Thursday, November 30, 2006

Learning about the Lathe - part 3 - Getting it together

There you are - the beast assembled and shining for albeit without power and with everything I could manage attached in a totally none practical way.This part will go through some of the components and explain why I chose them, and how they all piece together.

Firstly the chuck - I have gone for a 4 jaw chuck - the chuck holds the work that spins around and whilst a four jaw is harder to set up precisely - each jaw being independent, it is far more flexible in that it can hold square and irregular stock as well as bars. One further accessory required as a result of this decision will be a dial gauge that helps you work out when you work is centred in the chuck. More good advice came recommending that a set of collets would be advisable to hold rods as they allow you to hold the rods centred, very precisely without too much messing around. Peatol sell a set of 7 plus a blank one to allow you make your own size up. The collets fit onto the headstock spindle, which means the chuck has to be removed - so you will need the spanner offered by Peatol!

This next contraption is the vertical slide - mounted here on the cross slide, which between them allow you to do basic milling work on the lathe. In short the tool is mounted on the headstock spindle (as above) and rotates, while you move the work using one of the two wheels on the slides, taking a small shaving off the work in one plane. This is a much cheaper option than a milling machine!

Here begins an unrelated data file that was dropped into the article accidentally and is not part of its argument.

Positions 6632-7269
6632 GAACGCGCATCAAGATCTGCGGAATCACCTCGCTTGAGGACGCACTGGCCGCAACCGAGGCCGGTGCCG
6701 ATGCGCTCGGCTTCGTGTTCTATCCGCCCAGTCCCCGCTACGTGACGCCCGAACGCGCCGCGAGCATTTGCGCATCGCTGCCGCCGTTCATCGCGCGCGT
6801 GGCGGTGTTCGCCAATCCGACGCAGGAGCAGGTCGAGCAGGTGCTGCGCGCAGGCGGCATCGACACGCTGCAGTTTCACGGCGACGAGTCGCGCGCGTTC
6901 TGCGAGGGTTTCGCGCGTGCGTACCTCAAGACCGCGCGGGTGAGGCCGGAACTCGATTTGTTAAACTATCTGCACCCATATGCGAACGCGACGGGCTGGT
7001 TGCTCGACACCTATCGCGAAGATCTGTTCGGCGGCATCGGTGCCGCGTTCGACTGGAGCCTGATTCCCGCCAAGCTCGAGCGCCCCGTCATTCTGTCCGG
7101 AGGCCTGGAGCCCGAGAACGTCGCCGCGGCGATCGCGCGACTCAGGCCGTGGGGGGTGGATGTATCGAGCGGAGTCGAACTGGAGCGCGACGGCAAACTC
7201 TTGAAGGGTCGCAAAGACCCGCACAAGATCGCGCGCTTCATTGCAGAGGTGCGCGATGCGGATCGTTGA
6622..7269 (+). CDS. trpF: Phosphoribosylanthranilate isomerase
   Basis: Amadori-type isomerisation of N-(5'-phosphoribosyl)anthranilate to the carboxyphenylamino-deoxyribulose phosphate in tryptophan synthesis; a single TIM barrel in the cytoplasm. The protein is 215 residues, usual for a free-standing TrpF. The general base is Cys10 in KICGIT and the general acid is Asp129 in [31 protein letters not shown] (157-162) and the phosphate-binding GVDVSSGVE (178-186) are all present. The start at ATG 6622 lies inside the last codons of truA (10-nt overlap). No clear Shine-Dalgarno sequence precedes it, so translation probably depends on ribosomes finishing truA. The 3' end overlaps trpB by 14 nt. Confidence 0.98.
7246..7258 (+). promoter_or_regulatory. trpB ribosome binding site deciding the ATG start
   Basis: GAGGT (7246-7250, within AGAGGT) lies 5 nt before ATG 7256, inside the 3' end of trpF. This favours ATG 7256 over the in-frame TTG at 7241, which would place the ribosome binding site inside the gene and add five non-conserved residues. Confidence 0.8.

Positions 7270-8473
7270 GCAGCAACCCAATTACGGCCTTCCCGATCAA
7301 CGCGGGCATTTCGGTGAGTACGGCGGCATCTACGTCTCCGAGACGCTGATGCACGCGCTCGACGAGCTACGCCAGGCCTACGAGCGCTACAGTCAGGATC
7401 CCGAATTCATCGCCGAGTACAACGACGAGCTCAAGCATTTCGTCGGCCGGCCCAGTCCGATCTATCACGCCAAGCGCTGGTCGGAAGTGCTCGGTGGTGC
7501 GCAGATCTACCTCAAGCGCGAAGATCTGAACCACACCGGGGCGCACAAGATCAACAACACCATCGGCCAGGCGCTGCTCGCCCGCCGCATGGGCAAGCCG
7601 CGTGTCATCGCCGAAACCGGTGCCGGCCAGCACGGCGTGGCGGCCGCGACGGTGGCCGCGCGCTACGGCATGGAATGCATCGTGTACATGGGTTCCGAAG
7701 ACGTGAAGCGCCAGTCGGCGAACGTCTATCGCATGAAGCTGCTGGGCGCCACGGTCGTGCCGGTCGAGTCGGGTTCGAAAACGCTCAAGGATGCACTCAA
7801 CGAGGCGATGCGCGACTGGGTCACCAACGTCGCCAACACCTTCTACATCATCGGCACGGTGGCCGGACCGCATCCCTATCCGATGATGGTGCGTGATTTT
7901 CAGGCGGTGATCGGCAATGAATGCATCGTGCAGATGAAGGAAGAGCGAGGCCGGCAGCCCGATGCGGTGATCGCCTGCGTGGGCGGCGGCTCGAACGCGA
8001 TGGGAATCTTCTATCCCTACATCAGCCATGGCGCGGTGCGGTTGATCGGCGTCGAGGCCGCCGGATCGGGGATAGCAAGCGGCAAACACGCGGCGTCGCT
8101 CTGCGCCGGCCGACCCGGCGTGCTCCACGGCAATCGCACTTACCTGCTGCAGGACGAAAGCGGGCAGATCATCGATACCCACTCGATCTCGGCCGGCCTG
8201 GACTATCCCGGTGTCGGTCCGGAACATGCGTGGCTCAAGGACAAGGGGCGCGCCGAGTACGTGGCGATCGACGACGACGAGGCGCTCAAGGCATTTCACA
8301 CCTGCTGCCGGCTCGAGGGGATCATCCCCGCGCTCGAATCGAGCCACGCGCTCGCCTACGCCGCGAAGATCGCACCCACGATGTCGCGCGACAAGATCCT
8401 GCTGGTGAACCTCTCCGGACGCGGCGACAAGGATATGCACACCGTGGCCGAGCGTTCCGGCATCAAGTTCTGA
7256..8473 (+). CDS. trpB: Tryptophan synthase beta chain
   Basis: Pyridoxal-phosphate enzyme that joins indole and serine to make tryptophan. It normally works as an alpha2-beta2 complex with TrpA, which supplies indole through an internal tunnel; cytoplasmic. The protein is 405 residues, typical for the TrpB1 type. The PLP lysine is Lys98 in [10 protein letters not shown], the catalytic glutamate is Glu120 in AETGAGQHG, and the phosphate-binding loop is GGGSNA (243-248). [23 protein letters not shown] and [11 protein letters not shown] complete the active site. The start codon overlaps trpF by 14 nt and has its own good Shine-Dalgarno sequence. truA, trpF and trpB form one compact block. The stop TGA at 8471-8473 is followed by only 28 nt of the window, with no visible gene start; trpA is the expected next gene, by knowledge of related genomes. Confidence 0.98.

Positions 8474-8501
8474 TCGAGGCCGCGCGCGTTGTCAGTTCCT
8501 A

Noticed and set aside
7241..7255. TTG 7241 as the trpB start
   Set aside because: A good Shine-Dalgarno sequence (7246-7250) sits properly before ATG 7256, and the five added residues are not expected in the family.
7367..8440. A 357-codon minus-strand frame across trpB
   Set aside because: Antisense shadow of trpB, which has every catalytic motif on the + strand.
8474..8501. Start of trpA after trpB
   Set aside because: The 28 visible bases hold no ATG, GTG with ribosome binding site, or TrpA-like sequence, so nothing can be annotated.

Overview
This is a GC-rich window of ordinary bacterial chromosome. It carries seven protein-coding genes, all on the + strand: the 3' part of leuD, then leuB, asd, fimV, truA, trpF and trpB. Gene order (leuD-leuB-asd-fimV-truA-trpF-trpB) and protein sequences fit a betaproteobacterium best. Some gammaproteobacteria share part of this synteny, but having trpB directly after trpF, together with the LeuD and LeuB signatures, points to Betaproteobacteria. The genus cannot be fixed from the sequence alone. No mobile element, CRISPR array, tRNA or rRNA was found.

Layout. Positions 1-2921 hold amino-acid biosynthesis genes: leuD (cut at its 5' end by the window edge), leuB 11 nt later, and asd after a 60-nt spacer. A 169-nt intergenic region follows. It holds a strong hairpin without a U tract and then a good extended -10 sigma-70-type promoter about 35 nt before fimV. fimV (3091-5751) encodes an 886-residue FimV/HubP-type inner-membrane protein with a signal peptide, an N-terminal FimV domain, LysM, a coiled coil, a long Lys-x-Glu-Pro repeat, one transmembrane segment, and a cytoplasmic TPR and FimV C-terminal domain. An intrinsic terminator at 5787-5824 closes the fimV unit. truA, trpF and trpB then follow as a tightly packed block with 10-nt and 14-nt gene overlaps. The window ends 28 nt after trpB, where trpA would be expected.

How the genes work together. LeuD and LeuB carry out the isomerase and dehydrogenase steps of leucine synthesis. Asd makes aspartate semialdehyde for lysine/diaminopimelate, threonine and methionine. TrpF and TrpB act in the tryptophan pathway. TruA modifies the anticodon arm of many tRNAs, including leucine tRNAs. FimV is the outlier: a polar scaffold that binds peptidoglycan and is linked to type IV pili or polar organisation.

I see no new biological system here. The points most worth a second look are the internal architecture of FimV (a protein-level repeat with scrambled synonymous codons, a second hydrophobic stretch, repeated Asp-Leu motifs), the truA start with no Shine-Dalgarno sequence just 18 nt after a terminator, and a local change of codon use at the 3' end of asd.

At the other end of the lathe - the tailstock - is the drilling attachment with a jacob's chuck attacked to the spindle. The Peatol has a lever that allows you to push the drill towards the spinning work held in the headstock collet or chuck. Neat isn't it? There are 2 chucks needed to cover the range of bit sizes.

Also there are a toolpost - to hold the cutting tools - 1/4 inch size or 6mm (?) shanks are the thing, pullies, a mounting plate and assorted allen keys.

When the parcel arrives, expect to have to spend some time assembling everything - the Peatol also requires that the main components are lapped onto the bed - a messy business involving an oily paste which is then all washed off. This is well covered in both the book and the instructions that come with the lathe. The other prerequisite is somewhere to keep everything - not just a site for the lathe, but somewhere clean and organised to keep all the allen keys, spanners, drills, cutting tools, chucks, spare belts, collets etc. etc.

In part 4 I'll discuss setting the lathe up and motor and whatever else happens along the way!


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